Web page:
Recessive reality

Aug. 1, 2006
FEDERAL prosecutions involving Environmental Protection Agency (EPA) regulation violations, whether companies had criminal intent or not, can be tough

FEDERAL prosecutions involving Environmental Protection Agency (EPA) regulation violations, whether companies had criminal intent or not, can be tough on corporations and their employees. “That is the reality that we are dealing with today,” said Shaun Clarke of Liskow and Lewis.

Clarke emphasized the importance of understanding and meeting environmental regulations and responding promptly and appropriately if prosecutions occur. He made the remarks at the Independent Liquid Terminals Association International Operating Conference in Houston, Texas.

“Ignorance of the law is no excuse,” he said, adding, “But does this make sense in a complex regulatory environment.” He quoted three judges who commented that the situation is “a regulatory cuckoo land of definitions,” “a scheme of mind-numbing complexity,” and “worthy of Alice in Wonderland.” Despite regulation complexity, he added, the laws remain in force and companies cannot afford to avoid addressing them.

Added to the lack of criminal intent defense in environmental cases, individual members of a corporation are more likely to be prosecuted than the company itself — 80% of environmental defendants are individuals and only 20% are corporations, he pointed out.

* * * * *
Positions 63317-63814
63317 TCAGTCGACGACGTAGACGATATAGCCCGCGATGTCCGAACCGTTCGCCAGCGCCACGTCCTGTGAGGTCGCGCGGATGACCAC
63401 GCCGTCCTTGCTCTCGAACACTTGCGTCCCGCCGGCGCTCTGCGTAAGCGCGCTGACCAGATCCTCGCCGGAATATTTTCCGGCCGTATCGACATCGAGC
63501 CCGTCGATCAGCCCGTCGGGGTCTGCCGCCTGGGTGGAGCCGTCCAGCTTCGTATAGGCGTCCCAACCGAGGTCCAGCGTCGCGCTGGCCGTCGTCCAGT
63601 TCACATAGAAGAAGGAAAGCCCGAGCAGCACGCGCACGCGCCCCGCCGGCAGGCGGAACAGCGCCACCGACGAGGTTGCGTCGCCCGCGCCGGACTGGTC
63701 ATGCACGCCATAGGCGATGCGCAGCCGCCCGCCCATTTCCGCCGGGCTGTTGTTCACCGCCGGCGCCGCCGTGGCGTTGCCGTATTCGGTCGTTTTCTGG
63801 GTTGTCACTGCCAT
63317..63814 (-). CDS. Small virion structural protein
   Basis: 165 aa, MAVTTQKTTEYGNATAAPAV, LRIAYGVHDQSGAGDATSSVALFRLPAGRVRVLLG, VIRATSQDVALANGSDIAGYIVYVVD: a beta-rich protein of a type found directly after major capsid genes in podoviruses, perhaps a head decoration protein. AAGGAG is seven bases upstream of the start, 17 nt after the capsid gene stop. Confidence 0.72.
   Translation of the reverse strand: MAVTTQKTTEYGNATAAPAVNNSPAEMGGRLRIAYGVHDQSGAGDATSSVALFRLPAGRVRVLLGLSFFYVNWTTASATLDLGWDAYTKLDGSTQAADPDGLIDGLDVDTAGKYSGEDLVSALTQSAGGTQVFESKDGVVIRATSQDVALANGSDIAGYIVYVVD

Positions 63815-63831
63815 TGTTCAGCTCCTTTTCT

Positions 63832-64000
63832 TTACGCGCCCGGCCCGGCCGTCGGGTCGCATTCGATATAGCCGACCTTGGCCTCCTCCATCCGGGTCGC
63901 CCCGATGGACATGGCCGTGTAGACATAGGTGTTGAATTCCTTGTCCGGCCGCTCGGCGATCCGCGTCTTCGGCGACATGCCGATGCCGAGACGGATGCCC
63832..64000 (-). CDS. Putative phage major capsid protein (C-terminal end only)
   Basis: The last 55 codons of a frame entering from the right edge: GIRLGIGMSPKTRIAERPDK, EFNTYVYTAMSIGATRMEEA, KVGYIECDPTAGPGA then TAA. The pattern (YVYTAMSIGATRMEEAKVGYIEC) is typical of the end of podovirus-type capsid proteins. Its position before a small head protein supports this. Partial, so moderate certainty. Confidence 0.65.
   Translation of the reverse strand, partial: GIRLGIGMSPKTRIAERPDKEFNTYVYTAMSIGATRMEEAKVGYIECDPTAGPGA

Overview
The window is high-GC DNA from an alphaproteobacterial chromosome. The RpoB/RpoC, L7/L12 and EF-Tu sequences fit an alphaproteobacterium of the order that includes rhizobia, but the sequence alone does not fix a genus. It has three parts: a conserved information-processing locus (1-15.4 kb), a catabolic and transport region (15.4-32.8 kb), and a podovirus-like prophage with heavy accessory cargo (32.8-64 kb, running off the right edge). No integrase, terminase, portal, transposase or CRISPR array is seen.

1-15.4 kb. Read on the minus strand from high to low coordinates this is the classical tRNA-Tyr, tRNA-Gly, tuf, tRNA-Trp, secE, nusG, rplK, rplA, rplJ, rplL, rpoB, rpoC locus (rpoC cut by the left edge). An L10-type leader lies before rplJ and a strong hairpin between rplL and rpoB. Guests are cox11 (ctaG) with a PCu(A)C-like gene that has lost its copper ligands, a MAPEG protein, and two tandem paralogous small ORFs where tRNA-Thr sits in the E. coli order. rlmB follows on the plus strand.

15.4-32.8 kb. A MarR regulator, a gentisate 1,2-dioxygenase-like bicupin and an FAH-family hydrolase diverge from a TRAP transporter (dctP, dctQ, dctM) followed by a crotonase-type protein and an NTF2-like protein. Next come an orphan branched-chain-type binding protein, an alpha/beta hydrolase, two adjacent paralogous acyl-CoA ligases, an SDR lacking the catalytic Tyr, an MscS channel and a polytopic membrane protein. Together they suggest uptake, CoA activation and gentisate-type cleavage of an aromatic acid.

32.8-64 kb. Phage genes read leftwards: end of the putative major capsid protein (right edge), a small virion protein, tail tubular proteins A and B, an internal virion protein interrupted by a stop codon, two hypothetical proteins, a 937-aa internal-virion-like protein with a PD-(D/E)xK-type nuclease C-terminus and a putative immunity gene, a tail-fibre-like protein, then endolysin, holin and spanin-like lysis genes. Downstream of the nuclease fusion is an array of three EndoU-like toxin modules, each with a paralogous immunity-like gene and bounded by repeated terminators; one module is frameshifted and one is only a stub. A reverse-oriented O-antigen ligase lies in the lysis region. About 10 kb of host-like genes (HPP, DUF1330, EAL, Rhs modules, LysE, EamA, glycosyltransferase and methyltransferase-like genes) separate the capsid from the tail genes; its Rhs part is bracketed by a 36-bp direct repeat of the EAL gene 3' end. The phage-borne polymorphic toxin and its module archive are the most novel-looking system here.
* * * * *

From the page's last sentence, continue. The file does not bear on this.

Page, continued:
“If that scares you, it should,” he said.

The energy industry not only has to comply with standard corporate laws, it falls under additional regulations because of its environmental profile. Federal criminal statutes have doubled in recent years, and of those, half are related to environmental laws, Clarke said.

Making a false statement to a federal agent can result in felony charges, and sometimes companies that have teams working on a project can be viewed as forming a conspiracy, if prosecution occurs. An employee's action can make a company liable if the action is proven to be “in part” on the company's behalf. Furthermore, fallout from the Enron scandal that ended with the company's collapse, and many of its executives prosecuted and convicted for crimes, has prompted increased penalties for white collar crime.

The good news in all of this is the Department of Justice and EPA are trying to limit prosecution to the most egregious environmental cases. However, companies should prepare in advance in the event they find themselves involved in a criminal investigation as a result of environmental regulations. A search warrant plan should be in effect, and its objectives should be to minimize workplace disruption, limit the search to the scope of the warrant, and to gather evidence to prepare for a legal defense, Clarke said.

If officials do arrive at a corporation with search warrants in hand, managers are advised to review the warrants, request a delay of the search in order to contact attorneys, advise employees of their legal rights, request to observe the search, identify privileged information, request split samples of evidence that are taken, and obtain a search inventory of the evidence that is taken.